No shortage of corruption stories this week – from Guatemala’s prosecutor investigating a $7 million corruption scandal at the Public Health Ministry to Malaysia’s Ministry of Communications and Multimedia filing reports on the abuse of public funds to the arrest of Kenyan Finance Minister Henry Rotich over graft in a multi-million-dollar project. Rotich’s arrest marks the first time a sitting Kenyan government minister will be held on corruption charges. Kenyans and the international community are following the news closely as Patrick Gathara asks if the country’s anti-corruption drive is working. Deputy President, William Ruto, admits the government does not know how much it loses to corruption every year. His boss, President Uhuru Kenyatta, enamored by the potential of tech solutions, noted the country’s digital strategy has helped stem the free flow of illicit cash as digitization improves transparency and accountability.
Not all decisions are to stem corruption – Brazil’s Supreme Court has halted anti-money laundering investigations concerning the president’s son, leaving the country at odds with the international anti-money laundering regime. Perhaps the likes of Sonia Braga or Jesus Luz could take inspiration from Jennifer Lawrence and talk to risks of political corruption.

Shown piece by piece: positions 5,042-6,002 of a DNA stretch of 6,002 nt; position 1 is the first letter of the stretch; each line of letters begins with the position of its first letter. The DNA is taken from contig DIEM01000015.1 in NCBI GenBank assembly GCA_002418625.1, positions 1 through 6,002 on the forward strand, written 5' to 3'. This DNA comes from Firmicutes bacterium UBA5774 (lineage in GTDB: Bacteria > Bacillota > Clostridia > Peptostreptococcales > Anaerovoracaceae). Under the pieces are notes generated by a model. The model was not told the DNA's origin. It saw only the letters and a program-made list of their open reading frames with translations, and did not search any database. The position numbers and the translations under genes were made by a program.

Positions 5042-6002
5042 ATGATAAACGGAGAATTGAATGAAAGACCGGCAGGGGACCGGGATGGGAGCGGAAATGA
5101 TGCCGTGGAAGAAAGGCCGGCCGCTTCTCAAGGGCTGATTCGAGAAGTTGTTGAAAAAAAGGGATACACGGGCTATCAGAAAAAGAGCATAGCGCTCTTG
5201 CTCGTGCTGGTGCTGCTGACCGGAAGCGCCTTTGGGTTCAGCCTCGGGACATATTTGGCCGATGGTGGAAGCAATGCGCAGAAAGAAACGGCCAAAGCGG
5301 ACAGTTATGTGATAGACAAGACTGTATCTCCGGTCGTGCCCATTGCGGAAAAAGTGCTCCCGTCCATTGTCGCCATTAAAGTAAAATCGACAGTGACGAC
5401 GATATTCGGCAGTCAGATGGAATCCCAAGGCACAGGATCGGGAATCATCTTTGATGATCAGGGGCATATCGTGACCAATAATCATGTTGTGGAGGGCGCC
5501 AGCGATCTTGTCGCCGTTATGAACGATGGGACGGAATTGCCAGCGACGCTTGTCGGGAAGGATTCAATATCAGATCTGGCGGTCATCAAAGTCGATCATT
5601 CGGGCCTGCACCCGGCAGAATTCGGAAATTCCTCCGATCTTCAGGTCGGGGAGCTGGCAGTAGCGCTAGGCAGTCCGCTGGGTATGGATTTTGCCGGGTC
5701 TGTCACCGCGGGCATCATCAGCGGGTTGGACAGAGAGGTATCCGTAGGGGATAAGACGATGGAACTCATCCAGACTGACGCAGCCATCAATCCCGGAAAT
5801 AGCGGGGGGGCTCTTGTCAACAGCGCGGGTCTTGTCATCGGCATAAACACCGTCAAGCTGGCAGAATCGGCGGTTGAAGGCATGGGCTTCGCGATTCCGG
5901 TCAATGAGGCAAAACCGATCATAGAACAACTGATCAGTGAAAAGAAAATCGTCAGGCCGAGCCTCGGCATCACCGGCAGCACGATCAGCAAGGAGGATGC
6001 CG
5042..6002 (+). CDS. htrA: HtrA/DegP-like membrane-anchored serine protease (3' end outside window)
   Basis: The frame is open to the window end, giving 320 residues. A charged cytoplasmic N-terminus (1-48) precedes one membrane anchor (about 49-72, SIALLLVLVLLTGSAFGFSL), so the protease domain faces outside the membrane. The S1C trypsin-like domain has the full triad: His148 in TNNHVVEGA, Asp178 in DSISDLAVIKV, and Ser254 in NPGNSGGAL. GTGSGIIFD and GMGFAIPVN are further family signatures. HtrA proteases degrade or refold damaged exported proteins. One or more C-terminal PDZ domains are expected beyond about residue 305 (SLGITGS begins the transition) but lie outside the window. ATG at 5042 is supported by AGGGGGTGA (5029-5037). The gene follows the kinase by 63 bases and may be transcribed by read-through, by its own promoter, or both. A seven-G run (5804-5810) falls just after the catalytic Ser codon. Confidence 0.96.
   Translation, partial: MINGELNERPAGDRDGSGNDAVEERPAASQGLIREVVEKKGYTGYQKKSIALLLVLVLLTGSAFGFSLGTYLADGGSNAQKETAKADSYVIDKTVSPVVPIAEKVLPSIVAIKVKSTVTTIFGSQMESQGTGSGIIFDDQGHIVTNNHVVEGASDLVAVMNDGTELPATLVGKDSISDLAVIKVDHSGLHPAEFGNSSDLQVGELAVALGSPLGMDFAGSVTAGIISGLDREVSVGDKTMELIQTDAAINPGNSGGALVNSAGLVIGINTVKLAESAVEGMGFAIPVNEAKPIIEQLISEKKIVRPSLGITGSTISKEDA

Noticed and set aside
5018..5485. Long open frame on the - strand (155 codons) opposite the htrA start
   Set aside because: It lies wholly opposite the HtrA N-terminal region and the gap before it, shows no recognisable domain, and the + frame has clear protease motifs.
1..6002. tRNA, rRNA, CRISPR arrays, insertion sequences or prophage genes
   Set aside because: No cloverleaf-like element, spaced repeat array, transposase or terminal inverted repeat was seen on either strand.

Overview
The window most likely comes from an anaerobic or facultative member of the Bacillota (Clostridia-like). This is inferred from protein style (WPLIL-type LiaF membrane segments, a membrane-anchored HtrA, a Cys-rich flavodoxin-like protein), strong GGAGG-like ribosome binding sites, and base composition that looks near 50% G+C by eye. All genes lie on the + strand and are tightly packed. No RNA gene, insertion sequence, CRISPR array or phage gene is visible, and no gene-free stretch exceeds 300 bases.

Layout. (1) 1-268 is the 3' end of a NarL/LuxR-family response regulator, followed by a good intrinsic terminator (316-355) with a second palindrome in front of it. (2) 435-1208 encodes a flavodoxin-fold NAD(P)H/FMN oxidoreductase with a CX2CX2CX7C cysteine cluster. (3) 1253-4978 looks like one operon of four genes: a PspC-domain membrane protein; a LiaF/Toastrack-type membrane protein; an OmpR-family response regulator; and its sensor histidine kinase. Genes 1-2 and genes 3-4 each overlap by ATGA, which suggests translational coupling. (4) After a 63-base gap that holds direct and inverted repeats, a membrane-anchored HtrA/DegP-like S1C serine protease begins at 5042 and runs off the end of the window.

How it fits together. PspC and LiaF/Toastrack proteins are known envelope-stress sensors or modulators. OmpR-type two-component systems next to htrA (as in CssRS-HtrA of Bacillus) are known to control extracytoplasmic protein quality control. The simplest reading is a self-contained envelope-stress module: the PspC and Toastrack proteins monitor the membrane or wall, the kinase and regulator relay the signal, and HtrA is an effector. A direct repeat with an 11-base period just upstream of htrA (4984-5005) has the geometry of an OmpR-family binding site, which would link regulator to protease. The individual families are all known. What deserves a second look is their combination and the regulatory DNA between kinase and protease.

China’s leaders have not been immune from accusations of politically motivated use of anti-corruption measures domestically, but the U4 team reflect on the mixed results of efforts to clean up a checkered image abroad with a “belt and road to integrity”. The formation of the China International Development Cooperation Agency (CIDCA) to coordinate international development is a good start, but questions remain over Chinese commitment to counter corruption when dealing with geostrategic interests. Perhaps they might find some inspiration in “Fighting Corruption: What works/What Doesn’t” – the focus of the latest issue from Americas Quarterly.
Lest we forget the real world implications of when things go wrong, the United Nations says that drug trafficking in East and Southeast Asia is growing faster amid flaws in law enforcement, border controls and ineffective anti-corruption initiatives.